The family Phylliidae (often misspelled Phyllidae) contains the extant true leaf insects or walking leaves, which include some of the most remarkably camouflaged leaf mimics (mimesis) in the entire animal kingdom. They occur from South Asia through Southeast Asia to Australia. Earlier sources treat Phylliidae as a much larger taxon, containing genera in what are presently considered to be several different families.


Leaf insects are camouflaged taking on the appearance of leaves. They do this so accurately that predators often are not able to distinguish them from real leaves. In some species the edge of the leaf insect's body even has the appearance of bite marks. To further confuse predators, when the leaf insect walks, it rocks back and forth, to mimic a real leaf being blown by the wind.The scholar Antonio Pigafetta probably was the first to document the creature. Sailing with Ferdinand Magellan's circumnavigational expedition, he studied and chronicled the fauna on the island of Cimbonbon as the fleet hauled ashore for repairs. During this time he documented the Phyllium species with the following passage:

Tribes, Genera and Species

The Phasmida Species File (V. 5.0) lists the following:

Tribe Nanophylliini

Distribution: Australasia, New Guinea; auth. Zompro & Grösser, 2003

  • Nanophyllium Redtenbacher, 1906
  • Nanophyllium adisi Zompro & Grösser, 2003
  • Nanophyllium hasenpuschi Brock & Grösser, 2008
  • Nanophyllium pygmaeum Redtenbacher, 1906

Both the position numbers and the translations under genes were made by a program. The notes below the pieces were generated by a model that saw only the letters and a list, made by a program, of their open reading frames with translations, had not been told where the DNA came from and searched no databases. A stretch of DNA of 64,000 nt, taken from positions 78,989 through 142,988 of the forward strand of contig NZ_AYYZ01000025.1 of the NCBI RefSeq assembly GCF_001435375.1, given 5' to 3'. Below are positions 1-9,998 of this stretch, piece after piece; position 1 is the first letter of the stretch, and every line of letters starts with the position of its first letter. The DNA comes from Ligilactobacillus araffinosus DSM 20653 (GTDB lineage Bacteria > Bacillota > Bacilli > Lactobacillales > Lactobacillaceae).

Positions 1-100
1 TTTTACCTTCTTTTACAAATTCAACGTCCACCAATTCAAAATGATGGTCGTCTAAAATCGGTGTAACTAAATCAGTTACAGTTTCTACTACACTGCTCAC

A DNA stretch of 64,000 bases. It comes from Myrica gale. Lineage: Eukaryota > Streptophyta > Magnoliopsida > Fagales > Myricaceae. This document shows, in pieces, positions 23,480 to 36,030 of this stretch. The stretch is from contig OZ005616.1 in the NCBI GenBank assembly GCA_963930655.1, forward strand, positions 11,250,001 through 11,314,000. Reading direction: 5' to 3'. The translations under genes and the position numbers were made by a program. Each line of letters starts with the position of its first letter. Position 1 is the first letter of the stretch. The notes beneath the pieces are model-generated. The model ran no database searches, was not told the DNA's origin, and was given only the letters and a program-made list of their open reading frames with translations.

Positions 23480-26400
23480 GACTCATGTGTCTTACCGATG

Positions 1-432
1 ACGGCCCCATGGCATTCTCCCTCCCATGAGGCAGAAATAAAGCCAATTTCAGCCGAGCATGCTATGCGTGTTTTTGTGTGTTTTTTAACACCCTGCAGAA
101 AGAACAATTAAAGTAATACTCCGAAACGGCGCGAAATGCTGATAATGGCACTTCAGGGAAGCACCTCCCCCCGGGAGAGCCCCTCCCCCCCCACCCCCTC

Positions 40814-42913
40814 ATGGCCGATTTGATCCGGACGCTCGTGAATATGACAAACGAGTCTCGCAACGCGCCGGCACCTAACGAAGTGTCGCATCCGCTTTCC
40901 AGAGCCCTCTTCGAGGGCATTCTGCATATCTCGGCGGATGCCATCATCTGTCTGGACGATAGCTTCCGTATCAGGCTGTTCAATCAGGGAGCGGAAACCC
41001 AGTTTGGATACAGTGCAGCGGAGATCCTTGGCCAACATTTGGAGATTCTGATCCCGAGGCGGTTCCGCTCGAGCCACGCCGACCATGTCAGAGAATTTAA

• Nanophyllium rentzi Brock & Grösser, 2008

    Tribe Phylliini

    Distribution: Australasia, Asia, Pacific; auth. Brunner, 1893

  • Chitoniscus Stål, 1875 (Australasia)
  • Chitoniscus brachysoma Sharp, 1898
  • Chitoniscus erosus Redtenbacher, 1906
  • Chitoniscus feejeeanus Westwood, 1864
  • Chitoniscus lobipes Redtenbacher, 1906
  • Chitoniscus lobiventris Blanchard, 1853
  • Chitoniscus sarrameaensis Grösser, 2008
  • Microphyllium Zompro, 2001 (Philippines)
  • Microphyllium haskelli Cumming, 2017
  • Microphyllium pusillulum (Rehn & Rehn, 1934)
  • Microphyllium spinithorax Zompro, 2001

  • Phyllium Illiger, 1798 (Australasia, Asia, Pacific).
    Selected species:
  • Phyllium athanysus Westwood, 1859
  • Phyllium bioculatum Gray, R.G., 1832
  • Phyllium bilobatum Gray, R.G., 1843
  • Phyllium brevipenne Grösser, 1992
  • Phyllium celebicum De Haan, 1842
  • Phyllium ericoriai Hennemann, Conle, Gottardo & Bresseel, 2009
  • Phyllium geryon Gray, 1843
  • Phyllium giganteum Hausleithner, 1984
  • Phyllium hausleithneri Brock], 1999
  • Phyllium jacobsoni Rehn, J.A.G. & Rehn, J.W.H., 1934
  • Phyllium mabantai Bresseel, Hennemann, Conle & Gottardo, 2009
  • Phyllium philippinicum Hennemann, Conle, Gottardo & Bresseel, 2009
  • Phyllium siccifolium (Linnaeus, 1758)
  • Phyllium westwoodii Wood-Mason, 1875
  • Pseudomicrophyllium Cumming, 2017 (North Luzon)
  • Pseudomicrophyllium faulkneri Cumming, 2017

    Extinct species

    A 47-million-year-old fossil of Eophyllium messelensis, a prehistoric ancestor of Phylliidae, displays many of the same characteristics of modern leaf insects, indicating that this family has changed little over time.